Manuel Tironi and Sarah Kelly draw attention to the ways in which Indigenous communities in Chile are leveraging Territorial Control to prevent the spread of Covid-19 for the “Covid-19 and the Social Sciences” series. Rather than relying on the logics of epidemiology to support these preventive actions, communities are appealing to the logics of sovereignty. While cautious about the temptation to draw simplistic and extractive “lessons learned” for Disaster Risk Reduction from the actions of the Mapuche and other Indigenous peoples, the authors describe how the lessons to be learned are about the need to decolonize disaster response, and to acknowledge the deep histories and shared knowledge that can provide communities with the resources to make effective public health and safety decisions for their people.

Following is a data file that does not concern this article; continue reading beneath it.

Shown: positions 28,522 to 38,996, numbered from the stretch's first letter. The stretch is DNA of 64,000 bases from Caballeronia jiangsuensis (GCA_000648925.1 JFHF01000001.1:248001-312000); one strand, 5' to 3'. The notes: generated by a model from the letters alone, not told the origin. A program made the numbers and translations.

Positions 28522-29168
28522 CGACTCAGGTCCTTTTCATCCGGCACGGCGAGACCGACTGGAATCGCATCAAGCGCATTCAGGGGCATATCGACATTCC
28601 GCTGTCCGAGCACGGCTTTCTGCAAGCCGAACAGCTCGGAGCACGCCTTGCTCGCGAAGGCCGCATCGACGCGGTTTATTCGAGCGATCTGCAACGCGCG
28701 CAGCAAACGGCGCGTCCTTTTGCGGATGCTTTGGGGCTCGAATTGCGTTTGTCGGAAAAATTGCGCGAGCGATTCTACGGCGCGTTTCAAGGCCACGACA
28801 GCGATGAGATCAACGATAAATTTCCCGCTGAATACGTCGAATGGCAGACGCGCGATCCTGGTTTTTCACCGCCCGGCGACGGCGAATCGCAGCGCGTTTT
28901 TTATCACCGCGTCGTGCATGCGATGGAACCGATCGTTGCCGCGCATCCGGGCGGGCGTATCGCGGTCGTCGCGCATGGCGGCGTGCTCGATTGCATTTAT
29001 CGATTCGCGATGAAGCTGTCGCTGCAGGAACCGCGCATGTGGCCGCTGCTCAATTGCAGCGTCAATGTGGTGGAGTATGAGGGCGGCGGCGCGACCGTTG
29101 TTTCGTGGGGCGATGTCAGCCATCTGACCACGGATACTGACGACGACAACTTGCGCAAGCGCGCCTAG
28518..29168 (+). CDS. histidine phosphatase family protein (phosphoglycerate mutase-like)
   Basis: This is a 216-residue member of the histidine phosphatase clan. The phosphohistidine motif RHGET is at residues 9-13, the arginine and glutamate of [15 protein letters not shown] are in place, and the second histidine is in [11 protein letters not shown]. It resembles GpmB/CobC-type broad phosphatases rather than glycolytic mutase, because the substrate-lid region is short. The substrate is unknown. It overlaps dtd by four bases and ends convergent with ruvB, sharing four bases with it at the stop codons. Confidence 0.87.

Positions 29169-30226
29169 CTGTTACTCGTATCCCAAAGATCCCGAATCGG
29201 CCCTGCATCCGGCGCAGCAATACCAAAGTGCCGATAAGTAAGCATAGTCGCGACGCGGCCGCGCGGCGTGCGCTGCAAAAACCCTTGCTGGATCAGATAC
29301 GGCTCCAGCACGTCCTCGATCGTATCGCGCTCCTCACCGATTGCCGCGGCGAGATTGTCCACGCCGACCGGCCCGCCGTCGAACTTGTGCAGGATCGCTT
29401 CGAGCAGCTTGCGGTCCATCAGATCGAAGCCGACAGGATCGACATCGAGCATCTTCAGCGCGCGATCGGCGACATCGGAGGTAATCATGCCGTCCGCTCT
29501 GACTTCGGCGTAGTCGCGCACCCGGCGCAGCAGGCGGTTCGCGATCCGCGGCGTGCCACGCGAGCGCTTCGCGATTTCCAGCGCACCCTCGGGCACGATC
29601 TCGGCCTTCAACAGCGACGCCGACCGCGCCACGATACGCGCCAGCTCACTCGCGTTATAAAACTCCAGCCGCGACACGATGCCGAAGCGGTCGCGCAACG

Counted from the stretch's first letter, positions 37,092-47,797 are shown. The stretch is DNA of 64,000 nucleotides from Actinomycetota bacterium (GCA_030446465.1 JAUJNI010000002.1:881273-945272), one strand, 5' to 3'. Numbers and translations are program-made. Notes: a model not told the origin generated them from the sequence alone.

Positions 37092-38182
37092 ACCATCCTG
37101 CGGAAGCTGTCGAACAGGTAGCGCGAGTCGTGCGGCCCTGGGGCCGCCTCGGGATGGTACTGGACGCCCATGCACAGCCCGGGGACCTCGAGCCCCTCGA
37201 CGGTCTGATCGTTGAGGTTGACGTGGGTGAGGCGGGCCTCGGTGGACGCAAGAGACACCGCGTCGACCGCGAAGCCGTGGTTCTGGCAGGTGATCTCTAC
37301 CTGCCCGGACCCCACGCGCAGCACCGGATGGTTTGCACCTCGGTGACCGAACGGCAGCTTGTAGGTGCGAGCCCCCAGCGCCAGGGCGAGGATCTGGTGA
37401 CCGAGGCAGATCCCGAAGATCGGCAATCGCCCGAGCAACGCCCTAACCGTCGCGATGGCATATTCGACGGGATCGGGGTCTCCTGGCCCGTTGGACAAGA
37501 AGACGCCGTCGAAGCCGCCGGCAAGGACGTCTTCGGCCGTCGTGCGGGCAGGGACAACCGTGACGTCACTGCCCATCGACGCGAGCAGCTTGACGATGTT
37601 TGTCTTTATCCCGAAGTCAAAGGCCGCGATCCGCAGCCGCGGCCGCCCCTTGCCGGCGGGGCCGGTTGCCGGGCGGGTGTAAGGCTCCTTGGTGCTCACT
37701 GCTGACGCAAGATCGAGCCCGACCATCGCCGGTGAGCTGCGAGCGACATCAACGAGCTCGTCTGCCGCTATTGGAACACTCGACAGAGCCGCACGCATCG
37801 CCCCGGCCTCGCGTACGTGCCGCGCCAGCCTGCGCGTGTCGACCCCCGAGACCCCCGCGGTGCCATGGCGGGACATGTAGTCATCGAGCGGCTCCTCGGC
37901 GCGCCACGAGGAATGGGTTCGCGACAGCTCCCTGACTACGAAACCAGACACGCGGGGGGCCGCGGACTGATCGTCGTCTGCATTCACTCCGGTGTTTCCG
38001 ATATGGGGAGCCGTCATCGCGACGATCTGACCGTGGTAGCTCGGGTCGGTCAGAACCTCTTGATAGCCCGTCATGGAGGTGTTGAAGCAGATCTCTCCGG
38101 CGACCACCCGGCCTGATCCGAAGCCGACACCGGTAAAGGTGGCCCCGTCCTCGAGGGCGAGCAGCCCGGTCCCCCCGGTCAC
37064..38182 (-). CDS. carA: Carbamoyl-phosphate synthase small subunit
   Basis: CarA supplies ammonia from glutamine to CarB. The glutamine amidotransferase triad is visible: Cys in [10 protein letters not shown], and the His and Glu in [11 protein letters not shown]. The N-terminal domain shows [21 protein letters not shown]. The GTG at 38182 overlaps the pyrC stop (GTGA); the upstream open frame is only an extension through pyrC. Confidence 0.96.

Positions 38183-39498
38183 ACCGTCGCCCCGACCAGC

Manuel Tironi is an associate professor and co-convener of the Critical Studies on the Anthropocene group at the Universidad Católica de Chile. He is a principal investigator at the Center for Integrated Research on Disaster Risk Reduction (CIGIDEN). His work leverages the environmental humanities, cultural anthropology, and science studies to investigate how environmental justice, more-than-human ethics, and disasters are imagined and articulated in the context of climate change. He co-edited Disaster and Politics: Materials, Experiments, Preparedness (with Israel Rodriguez-Giralt and Michael Guggenheim; Wiley-Blackwell, 2014), and the forthcoming a href="https://www.bloomsbury.com/au/thinking-with-soils-9781350109599/#:~:text=About%20Thinking%20with%20Soils&text=Bringing%20together%20new%20modes%20of,to%20address%20global%20ecological%20change." target="_blank">Thinking with Soils: Material Politics and Social Theory (with Juan Francisco Salazar, Céline Granjou, Matthew Kearnes, and Anna Krzywoszynska; Bloomsbury, 2020). Working with Indigenous communities in northern Chile, his current project examines alternative theories and practices for ecological reparation at the intersection of extractivism and geo-climatic disruptions.